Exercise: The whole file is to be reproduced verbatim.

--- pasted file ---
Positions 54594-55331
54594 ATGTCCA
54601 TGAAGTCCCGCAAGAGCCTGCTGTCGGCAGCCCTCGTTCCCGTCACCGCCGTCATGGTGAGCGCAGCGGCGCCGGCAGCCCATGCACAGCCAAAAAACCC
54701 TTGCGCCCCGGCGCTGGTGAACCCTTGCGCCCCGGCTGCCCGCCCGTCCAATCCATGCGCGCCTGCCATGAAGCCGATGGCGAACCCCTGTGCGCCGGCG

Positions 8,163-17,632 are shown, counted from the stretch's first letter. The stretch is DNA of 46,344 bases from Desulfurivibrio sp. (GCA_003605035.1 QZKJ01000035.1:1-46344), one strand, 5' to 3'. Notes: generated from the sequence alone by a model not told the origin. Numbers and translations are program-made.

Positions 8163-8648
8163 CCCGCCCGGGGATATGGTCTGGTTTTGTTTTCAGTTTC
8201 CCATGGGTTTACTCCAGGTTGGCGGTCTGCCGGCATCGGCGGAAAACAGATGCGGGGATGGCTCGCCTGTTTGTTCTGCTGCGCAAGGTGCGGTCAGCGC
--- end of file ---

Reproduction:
Positions 54594-55331
54594 ATGTCCA
54601 TGAAGTCCCGCAAGAGCCTGCTGTCGGCAGCCCTCGTTCCCGTCACCGCCGTCATGGTGAGCGCAGCGGCGCCGGCAGCCCATGCACAGCCAAAAAACCC
54701 TTGCGCCCCGGCGCTGGTGAACCCTTGCGCCCCGGCTGCCCGCCCGTCCAATCCATGCGCGCCTGCCATGAAGCCGATGGCGAACCCCTGTGCGCCGGCG

Positions 8,163-17,632 are shown, counted from the stretch's first letter. The stretch is DNA of 46,344 bases from Desulfurivibrio sp. (GCA_003605035.1 QZKJ01000035.1:1-46344), one strand, 5' to 3'. Notes: generated from the sequence alone by a model not told the origin. Numbers and translations are program-made.

Positions 8163-8648
8163 CCCGCCCGGGGATATGGTCTGGTTTTGTTTTCAGTTTC
8201 CCATGGGTTTACTCCAGGTTGGCGGTCTGCCGGCATCGGCGGAAAACAGATGCGGGGATGGCTCGCCTGTTTGTTCTGCTGCGCAAGGTGCGGTCAGCGC